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      • #4
        Snooker Research (Relative Shot Difficulty)

        some people find certain shots hard and others find them easy,its not a constant

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        • #5
          Originally posted by SnookerScience View Post
          I'm doing some academic research on the game of snooker and part of this involves giving a numerical approximation to how difficult a shot is compared to other shots. It'd be really useful if I could get some answers and information from members of this forum as to which of the following factors (and any other factors) impact the difficulty of a shot, ranging from most impacting to least impacting.

          The factors we have so far are:

          - Distance between cue ball and object ball.
          - Distance between object ball and pocket.
          - Distance between cushion and cue ball.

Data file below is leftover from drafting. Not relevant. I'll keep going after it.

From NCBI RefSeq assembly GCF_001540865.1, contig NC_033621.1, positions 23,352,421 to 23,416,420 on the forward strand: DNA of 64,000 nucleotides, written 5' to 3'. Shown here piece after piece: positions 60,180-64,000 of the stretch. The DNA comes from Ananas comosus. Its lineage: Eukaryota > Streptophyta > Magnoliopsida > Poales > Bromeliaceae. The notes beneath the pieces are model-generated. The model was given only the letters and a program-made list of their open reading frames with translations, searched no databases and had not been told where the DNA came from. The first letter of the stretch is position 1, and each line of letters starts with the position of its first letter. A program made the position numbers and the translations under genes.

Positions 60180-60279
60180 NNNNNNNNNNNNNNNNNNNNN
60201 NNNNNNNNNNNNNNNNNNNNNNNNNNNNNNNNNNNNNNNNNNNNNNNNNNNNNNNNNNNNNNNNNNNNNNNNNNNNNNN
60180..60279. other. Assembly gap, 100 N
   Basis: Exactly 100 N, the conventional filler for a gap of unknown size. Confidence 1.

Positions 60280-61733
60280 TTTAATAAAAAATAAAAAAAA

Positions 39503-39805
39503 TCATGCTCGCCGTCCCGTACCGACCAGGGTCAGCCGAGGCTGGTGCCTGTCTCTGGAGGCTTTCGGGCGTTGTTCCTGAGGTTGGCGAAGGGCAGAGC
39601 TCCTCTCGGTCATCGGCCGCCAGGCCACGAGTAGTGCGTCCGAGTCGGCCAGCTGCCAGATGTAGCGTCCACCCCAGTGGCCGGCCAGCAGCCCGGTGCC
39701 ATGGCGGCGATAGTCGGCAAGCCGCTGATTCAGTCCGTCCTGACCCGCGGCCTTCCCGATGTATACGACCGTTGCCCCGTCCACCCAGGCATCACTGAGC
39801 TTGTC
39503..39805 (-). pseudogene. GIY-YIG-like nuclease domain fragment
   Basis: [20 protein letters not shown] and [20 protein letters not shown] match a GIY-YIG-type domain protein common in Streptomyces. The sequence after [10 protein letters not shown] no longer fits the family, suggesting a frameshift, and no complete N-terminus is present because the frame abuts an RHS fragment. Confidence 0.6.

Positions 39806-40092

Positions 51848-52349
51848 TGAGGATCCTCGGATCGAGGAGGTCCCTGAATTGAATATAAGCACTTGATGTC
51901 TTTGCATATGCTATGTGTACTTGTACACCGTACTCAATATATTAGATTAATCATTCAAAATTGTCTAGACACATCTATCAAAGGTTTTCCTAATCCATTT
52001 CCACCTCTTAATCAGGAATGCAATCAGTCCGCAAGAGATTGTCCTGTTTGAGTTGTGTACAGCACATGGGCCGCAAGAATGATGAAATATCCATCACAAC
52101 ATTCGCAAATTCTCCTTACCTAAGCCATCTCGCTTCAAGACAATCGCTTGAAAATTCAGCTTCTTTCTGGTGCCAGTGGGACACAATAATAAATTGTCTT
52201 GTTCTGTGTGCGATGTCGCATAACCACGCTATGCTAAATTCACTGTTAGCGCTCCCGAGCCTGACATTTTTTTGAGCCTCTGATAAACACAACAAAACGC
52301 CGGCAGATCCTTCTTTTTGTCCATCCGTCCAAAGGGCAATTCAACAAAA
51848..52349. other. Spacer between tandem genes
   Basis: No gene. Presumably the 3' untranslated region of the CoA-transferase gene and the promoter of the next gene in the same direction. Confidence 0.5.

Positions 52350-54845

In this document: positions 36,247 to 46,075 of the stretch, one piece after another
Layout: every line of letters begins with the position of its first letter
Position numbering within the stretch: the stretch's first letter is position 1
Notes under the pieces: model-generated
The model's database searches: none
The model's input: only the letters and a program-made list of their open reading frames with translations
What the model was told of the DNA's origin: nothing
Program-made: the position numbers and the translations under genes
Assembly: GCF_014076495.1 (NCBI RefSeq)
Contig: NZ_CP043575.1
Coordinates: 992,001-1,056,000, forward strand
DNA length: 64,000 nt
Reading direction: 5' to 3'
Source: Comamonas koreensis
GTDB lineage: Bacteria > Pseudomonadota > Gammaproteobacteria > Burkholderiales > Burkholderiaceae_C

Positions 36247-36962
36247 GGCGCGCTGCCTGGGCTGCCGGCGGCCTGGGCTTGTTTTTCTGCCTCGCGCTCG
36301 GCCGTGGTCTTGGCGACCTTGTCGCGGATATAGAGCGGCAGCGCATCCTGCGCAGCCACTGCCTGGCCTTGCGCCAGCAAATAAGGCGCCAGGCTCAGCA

- Distance between cushion and object ball.
          - Angle of attempted pot (with a higher angle or 'thinner' shot thought to be harder).

          To keep things a bit simpler, for the moment we are assuming that all shots are hit without spin (or back/top), and that all shots are played at the same pace. The table also is assumed to be flat!

          If each person who replies could rate between 1 (no impact) and 10 (extremely high impact) the factors mentioned above, as well as any others that spring to mind, it would be most appreciated.

          Thank you for your time .
          Are you trying to generate cross sectional data? I can't help but feel that a model built on such data would be very poor for inference.

          Comment


          • #6
            Originally posted by barrywhite View Post
            Are you trying to generate cross sectional data? I can't help but feel that a model built on such data would be very poor for inference.
            lolololololol
            #jeSuisMasterBlasterBarryWhite2v1977Luclex(andHisF ictiousTwin)BigSplash!

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            • #7
              Originally posted by bolton-cueman View Post
              lolololololol